“Physical humor, the use of deliberate absurdity or nonsense, and broadly stylized performances”—There is an abundance of this in Tom, Dick and Harry. Stanton, as the oldest brother, gets laughs just putting on his pants. Tintor is the abovementioned “window guy,” who keeps getting pushed out the window again and again (with crash sound effects to enhance the effect). Levene has one of the funniest physical bits, as he pantomimes the Albanian refugees’ escape from Kosovo. When Stanton attempts to help Hall on with her wrap, he first gets his own arm stuck into one of the sleeves, and in his attempt to extricate himself, somehow ends up wearing the wrap himself, backwards. Then there’s the wheelbarrow alternately filled with body parts or an inebriated Albanian grandfather.
Todd Neilson, whose work as an actor was one of the joys of the 1990s Colony Theatre, proves himself a director of farce extraordinaire, deserving special credit for keeping all the performances on the same page—broad, but never broad to the point of overkill. Among the countless classic comedic bits are the three brothers jumping on the sofa in unison and playing innocent every time Linda pops into the room, drunken Grandpa Andreas’ cavorting with a whiskey bottle in one hand and a trumpet in the other, and a sudden West Side Story inspired dance by the three brothers.
The cast is uniformly outstanding. Stanton gets the most stage time (he’s scarcely off even a minute), becoming increasingly disheveled as he executes one comic bit after another, yet scarcely breaking a sweat. An inspired and winning performance! Levene is not only quite a treat for the eyes, but also a gifted comic actor whom we’ll surely be hearing much more from. (He’s also an authentic Englishman, which is sure to give him added cachet in Hollywood.) Tintor is perfection as the well-meaning but slightly dim youngest brother, and with all those jumps out the window, is quite the master of physical comedy. Hall is cute as all get out, and second to no man in the cast at slapstick humor.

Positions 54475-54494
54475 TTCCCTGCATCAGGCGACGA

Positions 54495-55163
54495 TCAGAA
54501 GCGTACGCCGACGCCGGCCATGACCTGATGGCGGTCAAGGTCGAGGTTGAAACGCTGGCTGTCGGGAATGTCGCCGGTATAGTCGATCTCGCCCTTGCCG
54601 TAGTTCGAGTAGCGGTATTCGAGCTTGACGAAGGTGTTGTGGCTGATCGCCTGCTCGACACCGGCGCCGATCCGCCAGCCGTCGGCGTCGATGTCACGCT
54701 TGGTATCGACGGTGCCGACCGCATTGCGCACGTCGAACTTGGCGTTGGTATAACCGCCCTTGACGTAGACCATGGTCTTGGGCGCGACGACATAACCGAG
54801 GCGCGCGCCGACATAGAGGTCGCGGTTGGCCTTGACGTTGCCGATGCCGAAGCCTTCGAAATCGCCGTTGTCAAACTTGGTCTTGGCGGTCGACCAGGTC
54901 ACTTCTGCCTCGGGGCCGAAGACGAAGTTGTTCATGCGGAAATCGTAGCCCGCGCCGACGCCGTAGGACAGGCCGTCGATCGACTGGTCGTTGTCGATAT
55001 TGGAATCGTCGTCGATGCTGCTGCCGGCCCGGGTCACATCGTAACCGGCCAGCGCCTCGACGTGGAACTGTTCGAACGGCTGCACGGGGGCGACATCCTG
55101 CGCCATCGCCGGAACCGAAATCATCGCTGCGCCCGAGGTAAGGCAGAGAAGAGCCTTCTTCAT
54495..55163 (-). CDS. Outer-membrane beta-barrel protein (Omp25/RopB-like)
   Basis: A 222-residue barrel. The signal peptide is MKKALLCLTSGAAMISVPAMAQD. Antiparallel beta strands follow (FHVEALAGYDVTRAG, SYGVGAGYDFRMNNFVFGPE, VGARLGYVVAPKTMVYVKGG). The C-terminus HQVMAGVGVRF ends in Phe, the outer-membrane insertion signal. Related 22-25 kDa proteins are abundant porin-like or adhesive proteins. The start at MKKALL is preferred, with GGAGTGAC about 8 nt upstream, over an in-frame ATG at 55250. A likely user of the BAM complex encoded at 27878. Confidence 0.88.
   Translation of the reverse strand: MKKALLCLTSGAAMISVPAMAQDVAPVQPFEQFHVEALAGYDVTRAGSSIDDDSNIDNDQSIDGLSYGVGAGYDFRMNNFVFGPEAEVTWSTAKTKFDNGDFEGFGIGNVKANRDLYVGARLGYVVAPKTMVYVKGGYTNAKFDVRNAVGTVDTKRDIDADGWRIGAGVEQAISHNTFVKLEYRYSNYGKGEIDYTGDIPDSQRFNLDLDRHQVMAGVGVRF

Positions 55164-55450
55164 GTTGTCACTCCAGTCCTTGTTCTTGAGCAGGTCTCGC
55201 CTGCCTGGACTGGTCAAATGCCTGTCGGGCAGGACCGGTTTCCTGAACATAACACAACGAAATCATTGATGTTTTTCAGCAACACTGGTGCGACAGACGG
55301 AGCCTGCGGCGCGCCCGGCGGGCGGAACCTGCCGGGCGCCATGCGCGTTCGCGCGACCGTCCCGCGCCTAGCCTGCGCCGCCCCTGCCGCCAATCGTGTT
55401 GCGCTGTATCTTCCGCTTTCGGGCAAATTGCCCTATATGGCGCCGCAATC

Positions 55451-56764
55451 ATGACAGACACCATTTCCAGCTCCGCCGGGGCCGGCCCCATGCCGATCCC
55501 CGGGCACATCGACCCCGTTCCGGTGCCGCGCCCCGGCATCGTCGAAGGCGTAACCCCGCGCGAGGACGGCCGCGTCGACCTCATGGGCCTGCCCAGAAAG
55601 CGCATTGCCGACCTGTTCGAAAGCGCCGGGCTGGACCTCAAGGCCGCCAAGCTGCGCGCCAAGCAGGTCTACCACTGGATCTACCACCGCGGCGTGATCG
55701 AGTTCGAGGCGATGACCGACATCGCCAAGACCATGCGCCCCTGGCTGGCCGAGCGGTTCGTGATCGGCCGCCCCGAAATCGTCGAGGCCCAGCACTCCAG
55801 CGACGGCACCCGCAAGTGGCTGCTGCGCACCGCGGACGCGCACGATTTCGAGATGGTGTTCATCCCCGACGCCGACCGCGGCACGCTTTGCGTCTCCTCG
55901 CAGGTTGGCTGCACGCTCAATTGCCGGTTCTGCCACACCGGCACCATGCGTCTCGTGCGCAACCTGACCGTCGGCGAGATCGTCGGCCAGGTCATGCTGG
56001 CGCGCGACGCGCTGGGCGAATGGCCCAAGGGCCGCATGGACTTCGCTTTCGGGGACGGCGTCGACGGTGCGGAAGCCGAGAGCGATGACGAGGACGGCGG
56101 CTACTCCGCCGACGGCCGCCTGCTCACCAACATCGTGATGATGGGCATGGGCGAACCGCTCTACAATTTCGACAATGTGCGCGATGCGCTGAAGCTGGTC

Jaime Andrews has loads of fun as peasant girl Katerina, as does Lou Briggs (looking like Geppetto from Disney’s Pinocchio) as her increasingly intoxicated grandfather. Matt Foyer (so good in a number of recent dramatic roles at ICT, Theatre Banshee, and Boston Court) proves himself no slouch at farcical comedy as Constable Downs. Kerry Michaels (Ovation nominated for her role in I Capture the Castle) once again channels to perfection Miss Marple and a host of other classic British spinsters as Mrs. Potter. David Fruechting is very funny too in a last minute entrance as Russian bad guy Boris.
Matthew D. Egan has designed a lovely modern pastel-toned suburban London living room, and Carin Jacobs’ costumes are spot-on at reflecting each character’s personality. J. Kent Inasy has contributed his usual excellent lighting, and Paul Fabre’s sound design ups the comedic ante.
Playwrights Roy and Michael Cooney were in the opening night audience and gave thumbs up to the actors and the production. I concur. It’s easy to screw up a screwball farce by doing too little or too much. Todd Neilson and his acting crew have done it just right, and despite going on a tad too long, Tom, Dick and Harry is (are?) likely to delight and satisfy audiences hungry for an evening of laughs.


Steven Stanley

© 2014 Ray Cooney -  created by Tedwoods